american bradass (BradNelson), Thursday, 2 January 2020 06:11 (ten months ago) link

I kinda want to know what you'd think of Mallinder's Pow Wow album (partly bcz it's the only CV I know, but I love it! and am planning a Cabs deep dive p soon) though I'm not sure if it's streaming anywhere

PLEB AF (Drugs A. Money), Thursday, 2 January 2020 06:17 (ten months ago) link

Pow Wow = minor league Cabs.

Soup on my lanyard (Tom D.), Thursday, 2 January 2020 07:32 (ten months ago) link

Is there any likelihood that the early 3 piece lps are ever going to be remastered? I think Red Mecca was when it came out on vinyl with free cd but want the others in best sound. & I think any reissue has just been of the original cd.
Do love that early stuff. Don't really like the 2 piece stuff too much. Though the bits of solo stuff from the 90s I have heard seemed ok.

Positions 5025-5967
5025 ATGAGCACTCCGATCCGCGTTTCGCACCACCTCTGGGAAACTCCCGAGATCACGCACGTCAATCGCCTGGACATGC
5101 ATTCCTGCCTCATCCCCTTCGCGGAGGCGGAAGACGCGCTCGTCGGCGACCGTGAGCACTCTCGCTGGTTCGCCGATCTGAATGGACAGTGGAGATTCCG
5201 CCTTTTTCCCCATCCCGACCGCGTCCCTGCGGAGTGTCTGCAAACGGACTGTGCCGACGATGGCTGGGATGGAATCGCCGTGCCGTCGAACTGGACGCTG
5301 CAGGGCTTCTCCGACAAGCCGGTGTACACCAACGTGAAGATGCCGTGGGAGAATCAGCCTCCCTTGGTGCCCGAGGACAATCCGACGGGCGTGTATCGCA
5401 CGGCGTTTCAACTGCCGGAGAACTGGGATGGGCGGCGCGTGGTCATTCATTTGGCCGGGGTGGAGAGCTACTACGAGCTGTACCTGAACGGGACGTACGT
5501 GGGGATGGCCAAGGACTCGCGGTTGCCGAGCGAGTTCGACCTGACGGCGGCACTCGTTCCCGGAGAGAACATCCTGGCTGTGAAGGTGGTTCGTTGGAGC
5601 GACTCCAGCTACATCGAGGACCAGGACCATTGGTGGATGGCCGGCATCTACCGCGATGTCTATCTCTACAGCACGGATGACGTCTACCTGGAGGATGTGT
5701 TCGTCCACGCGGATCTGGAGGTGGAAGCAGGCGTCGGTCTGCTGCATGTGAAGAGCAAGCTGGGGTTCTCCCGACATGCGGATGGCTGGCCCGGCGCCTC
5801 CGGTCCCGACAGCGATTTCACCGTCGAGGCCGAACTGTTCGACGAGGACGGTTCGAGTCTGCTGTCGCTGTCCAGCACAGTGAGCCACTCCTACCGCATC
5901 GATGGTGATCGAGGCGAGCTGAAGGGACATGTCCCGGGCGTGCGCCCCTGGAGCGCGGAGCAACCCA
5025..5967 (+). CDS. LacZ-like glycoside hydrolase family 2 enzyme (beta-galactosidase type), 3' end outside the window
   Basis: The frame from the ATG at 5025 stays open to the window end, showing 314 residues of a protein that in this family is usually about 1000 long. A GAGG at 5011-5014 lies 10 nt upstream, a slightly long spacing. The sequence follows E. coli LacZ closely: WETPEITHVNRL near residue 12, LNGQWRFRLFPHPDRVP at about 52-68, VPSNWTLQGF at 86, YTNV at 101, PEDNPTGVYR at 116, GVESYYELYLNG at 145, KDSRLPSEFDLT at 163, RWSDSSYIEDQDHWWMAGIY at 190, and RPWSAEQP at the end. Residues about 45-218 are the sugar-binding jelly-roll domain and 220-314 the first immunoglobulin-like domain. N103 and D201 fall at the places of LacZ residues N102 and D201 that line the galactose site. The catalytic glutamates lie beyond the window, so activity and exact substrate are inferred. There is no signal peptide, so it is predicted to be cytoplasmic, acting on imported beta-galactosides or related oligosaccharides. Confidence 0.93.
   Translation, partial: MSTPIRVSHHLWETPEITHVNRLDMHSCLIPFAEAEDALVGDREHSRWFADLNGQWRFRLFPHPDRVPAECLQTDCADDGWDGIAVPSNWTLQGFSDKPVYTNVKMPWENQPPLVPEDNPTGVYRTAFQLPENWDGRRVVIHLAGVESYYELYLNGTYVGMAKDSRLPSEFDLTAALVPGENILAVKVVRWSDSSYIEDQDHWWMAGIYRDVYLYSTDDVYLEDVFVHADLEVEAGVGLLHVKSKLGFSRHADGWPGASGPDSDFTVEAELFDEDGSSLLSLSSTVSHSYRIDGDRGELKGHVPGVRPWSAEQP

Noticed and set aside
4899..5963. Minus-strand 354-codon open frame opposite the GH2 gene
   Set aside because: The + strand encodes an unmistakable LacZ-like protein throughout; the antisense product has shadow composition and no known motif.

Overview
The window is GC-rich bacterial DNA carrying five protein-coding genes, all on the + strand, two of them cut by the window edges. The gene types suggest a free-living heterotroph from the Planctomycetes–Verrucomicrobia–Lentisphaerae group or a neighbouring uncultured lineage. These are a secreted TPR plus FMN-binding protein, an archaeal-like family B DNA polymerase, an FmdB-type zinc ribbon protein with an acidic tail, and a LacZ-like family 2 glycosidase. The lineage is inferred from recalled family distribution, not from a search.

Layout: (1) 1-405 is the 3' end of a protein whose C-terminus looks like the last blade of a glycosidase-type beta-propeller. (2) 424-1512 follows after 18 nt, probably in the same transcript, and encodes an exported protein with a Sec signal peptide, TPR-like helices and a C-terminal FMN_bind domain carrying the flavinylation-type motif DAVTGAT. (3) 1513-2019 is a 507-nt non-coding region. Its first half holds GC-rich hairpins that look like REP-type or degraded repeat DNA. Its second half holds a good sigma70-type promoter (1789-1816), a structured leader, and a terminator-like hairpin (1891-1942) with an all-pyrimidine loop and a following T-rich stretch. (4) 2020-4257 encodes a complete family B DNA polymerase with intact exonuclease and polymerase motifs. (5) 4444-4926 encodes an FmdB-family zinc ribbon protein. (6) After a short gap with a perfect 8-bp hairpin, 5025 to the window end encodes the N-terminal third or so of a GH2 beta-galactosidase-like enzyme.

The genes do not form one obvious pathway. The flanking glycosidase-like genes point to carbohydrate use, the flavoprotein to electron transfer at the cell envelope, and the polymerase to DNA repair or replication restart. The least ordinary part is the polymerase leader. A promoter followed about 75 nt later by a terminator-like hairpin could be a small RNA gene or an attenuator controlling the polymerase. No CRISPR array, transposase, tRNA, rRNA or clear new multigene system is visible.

Stevolende, Thursday, 2 January 2020 08:31 (ten months ago) link

I love "Western Mantra" but not so much "Eastern Mantra". The dynamism of the former really appeals to me whereas the drone of the latter is too dominant.

"2x45", with the brilliant "Yashar" is their transition from their early style towards something more accessible.

I only discovered "Pow Wow" a few years ago but it fits nicely in the period we're discussing. Minor league, for sure, but still has it's charms.

Stevo, do you think remastering of the early material will make a difference? Not exactly hifi recording gear in the first place.

Gerald McBoing-Boing, Thursday, 2 January 2020 15:25 (ten months ago) link

The duo records I return to the most are Drinking Gasoline and Microphonies, have s soft spot for other tracks but it's spotty from The Crackdown onwards.

Maresn3st, Thursday, 2 January 2020 15:31 (ten months ago) link

been really transfixed by the live album hai! over the last few days

american bradass (BradNelson), Thursday, 2 January 2020 16:06 (ten months ago) link

that version of "diskono" feels both of and ahead of and beyond its time, which i suppose is the cabaret voltaire effect